beach-goers reminded to stay aware of water conditions

Another Mild Algae Bloom Forecast For Lake Erie This Summer
Paul Sancya

FILE – In this Sept. 15, 2017, file photo, algae floats in the water at the Maumee Bay State Park marina in Lake Erie in Oregon, Ohio. Researchers are expecting another mild algae outbreak on Lake Erie this summer. They expect it to be the first time in more than a decade that the lake will see back-to-back years of mild algae blooms. That’s the good news. But scientists at the National Oceanic and Atmospheric Administration say it doesn’t mean the shallowest of the Great Lakes is turning the corner just yet.

MADISON – With nearly two dozen beaches across Dane County, beach days are a summer favorite. But those outings can quickly become unsafe if lakes are contaminated by harmful bacteria.

E. Coli and blue-green algae are sampled at Dane County beaches every week and conditions are updated online for local beach-goers. But because changing weather can impact water conditions in as little as an hour, public health officials are urging people to stay aware and “know before you go.”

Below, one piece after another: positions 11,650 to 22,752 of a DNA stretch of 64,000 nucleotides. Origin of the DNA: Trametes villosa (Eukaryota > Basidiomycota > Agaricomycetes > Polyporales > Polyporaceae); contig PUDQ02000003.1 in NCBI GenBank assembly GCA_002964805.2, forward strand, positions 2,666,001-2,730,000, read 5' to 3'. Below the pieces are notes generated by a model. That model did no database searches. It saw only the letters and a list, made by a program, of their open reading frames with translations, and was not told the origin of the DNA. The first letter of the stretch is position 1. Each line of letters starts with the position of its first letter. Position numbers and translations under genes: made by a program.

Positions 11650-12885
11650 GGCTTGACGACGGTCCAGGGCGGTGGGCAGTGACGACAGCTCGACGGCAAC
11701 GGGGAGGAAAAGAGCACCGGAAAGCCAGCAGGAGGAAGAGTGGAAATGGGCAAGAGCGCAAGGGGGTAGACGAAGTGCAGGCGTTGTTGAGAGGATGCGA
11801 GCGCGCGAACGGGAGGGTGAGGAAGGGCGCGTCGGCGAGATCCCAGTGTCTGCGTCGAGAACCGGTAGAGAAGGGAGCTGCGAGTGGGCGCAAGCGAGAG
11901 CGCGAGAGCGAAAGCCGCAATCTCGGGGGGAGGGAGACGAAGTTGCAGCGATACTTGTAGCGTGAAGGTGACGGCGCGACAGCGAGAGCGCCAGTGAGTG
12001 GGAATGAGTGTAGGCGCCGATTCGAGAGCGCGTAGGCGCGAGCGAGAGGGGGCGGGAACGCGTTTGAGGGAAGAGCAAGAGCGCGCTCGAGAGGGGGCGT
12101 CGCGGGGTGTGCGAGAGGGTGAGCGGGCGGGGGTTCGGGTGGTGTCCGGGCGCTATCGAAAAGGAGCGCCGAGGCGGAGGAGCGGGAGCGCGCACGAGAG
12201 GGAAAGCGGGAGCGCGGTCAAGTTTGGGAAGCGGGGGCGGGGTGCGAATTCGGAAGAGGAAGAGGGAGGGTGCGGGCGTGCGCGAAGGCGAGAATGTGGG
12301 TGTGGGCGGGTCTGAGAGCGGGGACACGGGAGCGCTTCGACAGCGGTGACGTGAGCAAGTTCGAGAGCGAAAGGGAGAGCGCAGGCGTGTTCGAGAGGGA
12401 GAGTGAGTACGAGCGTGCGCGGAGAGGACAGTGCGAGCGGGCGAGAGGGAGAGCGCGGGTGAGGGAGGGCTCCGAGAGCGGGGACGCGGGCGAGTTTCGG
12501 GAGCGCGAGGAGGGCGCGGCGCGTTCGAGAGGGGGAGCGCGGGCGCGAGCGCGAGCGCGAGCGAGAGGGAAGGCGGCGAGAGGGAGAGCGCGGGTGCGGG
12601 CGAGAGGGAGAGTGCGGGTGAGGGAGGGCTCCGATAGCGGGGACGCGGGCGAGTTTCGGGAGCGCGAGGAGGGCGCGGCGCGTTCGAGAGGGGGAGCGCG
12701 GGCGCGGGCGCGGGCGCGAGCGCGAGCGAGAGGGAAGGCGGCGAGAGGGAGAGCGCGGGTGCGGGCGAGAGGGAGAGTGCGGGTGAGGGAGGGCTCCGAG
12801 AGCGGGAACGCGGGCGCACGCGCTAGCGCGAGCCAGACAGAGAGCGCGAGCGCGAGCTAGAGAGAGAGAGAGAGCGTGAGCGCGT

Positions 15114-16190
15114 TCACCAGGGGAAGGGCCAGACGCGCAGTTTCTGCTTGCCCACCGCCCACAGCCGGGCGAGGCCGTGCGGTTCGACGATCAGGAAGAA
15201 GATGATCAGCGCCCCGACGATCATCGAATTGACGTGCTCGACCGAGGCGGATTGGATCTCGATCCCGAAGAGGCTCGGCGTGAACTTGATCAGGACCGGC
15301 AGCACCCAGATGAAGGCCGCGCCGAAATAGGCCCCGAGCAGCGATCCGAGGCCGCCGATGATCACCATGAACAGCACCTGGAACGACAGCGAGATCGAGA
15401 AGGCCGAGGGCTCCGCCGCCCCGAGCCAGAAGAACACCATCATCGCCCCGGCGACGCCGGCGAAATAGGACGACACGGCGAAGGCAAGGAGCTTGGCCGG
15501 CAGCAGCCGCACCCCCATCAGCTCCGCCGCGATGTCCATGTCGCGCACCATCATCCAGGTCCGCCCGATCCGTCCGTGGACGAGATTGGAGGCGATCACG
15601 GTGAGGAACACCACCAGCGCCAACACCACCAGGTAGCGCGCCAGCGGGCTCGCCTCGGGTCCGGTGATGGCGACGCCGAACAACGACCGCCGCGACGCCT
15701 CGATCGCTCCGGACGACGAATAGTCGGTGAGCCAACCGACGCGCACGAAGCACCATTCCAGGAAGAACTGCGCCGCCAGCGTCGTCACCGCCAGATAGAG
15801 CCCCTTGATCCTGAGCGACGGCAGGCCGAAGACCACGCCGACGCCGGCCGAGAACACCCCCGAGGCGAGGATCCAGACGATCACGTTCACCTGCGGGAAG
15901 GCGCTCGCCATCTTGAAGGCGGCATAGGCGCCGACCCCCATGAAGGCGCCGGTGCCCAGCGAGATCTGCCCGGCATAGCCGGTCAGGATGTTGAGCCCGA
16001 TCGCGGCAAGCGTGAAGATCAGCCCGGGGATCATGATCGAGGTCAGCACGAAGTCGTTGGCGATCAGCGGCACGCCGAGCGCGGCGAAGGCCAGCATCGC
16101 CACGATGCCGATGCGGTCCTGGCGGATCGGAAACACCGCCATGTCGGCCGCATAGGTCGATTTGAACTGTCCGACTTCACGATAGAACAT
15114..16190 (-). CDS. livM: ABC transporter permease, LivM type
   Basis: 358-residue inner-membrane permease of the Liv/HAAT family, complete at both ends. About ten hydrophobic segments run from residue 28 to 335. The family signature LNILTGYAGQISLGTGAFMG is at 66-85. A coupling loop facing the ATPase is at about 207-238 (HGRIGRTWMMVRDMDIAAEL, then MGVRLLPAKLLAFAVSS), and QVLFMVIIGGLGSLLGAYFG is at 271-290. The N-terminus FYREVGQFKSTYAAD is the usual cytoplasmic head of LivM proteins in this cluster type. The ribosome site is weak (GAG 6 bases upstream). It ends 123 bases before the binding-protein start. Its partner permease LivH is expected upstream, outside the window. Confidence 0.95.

Morgan Finke with PHMDC said it’s always best to check water conditions before you head out. However, she said because water quality can change so rapidly, it’s good to double check once you arrive.

“Kind of survey the area and if you notice any signs of blue-green algae or potentially that frothy kind of texture that’s not quite right at the surface of the water, avoid going into that water,” Finke said.

Finke noted it’s alright to stay on the beach, but make sure to keep a close eye on kids and pets in case they begin to drink or play in the lake. If they do, contact your vet or doctor and watch for signs of nausea, drooling, or disorientation.

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